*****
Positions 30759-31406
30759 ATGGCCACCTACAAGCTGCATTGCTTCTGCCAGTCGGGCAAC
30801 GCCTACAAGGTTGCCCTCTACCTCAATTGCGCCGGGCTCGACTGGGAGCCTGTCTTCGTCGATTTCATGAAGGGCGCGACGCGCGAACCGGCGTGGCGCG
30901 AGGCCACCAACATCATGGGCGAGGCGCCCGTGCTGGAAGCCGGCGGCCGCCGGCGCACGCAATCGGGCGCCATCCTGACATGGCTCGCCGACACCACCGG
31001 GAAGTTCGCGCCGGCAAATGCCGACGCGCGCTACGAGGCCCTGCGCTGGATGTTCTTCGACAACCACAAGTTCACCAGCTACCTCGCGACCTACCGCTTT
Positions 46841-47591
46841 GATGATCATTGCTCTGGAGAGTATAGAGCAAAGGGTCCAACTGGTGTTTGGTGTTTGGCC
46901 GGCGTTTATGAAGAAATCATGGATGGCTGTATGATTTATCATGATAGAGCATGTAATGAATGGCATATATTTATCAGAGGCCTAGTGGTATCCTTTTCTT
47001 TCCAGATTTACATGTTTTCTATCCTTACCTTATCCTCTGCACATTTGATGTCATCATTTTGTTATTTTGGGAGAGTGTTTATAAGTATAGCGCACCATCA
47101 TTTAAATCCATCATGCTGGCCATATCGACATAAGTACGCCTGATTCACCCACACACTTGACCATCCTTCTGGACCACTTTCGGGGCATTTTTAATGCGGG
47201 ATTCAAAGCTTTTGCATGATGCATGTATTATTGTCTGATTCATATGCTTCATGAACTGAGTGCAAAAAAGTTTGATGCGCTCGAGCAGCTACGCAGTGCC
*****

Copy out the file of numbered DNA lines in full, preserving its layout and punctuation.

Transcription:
Positions 30759-31406
30759 ATGGCCACCTACAAGCTGCATTGCTTCTGCCAGTCGGGCAAC
30801 GCCTACAAGGTTGCCCTCTACCTCAATTGCGCCGGGCTCGACTGGGAGCCTGTCTTCGTCGATTTCATGAAGGGCGCGACGCGCGAACCGGCGTGGCGCG
30901 AGGCCACCAACATCATGGGCGAGGCGCCCGTGCTGGAAGCCGGCGGCCGCCGGCGCACGCAATCGGGCGCCATCCTGACATGGCTCGCCGACACCACCGG
31001 GAAGTTCGCGCCGGCAAATGCCGACGCGCGCTACGAGGCCCTGCGCTGGATGTTCTTCGACAACCACAAGTTCACCAGCTACCTCGCGACCTACCGCTTT
Positions 46841-47591
46841 GATGATCATTGCTCTGGAGAGTATAGAGCAAAGGGTCCAACTGGTGTTTGGTGTTTGGCC
46901 GGCGTTTATGAAGAAATCATGGATGGCTGTATGATTTATCATGATAGAGCATGTAATGAATGGCATATATTTATCAGAGGCCTAGTGGTATCCTTTTCTT
47001 TCCAGATTTACATGTTTTCTATCCTTACCTTATCCTCTGCACATTTGATGTCATCATTTTGTTATTTTGGGAGAGTGTTTATAAGTATAGCGCACCATCA
47101 TTTAAATCCATCATGCTGGCCATATCGACATAAGTACGCCTGATTCACCCACACACTTGACCATCCTTCTGGACCACTTTCGGGGCATTTTTAATGCGGG
47201 ATTCAAAGCTTTTGCATGATGCATGTATTATTGTCTGATTCATATGCTTCATGAACTGAGTGCAAAAAAGTTTGATGCGCTCGAGCAGCTACGCAGTGCC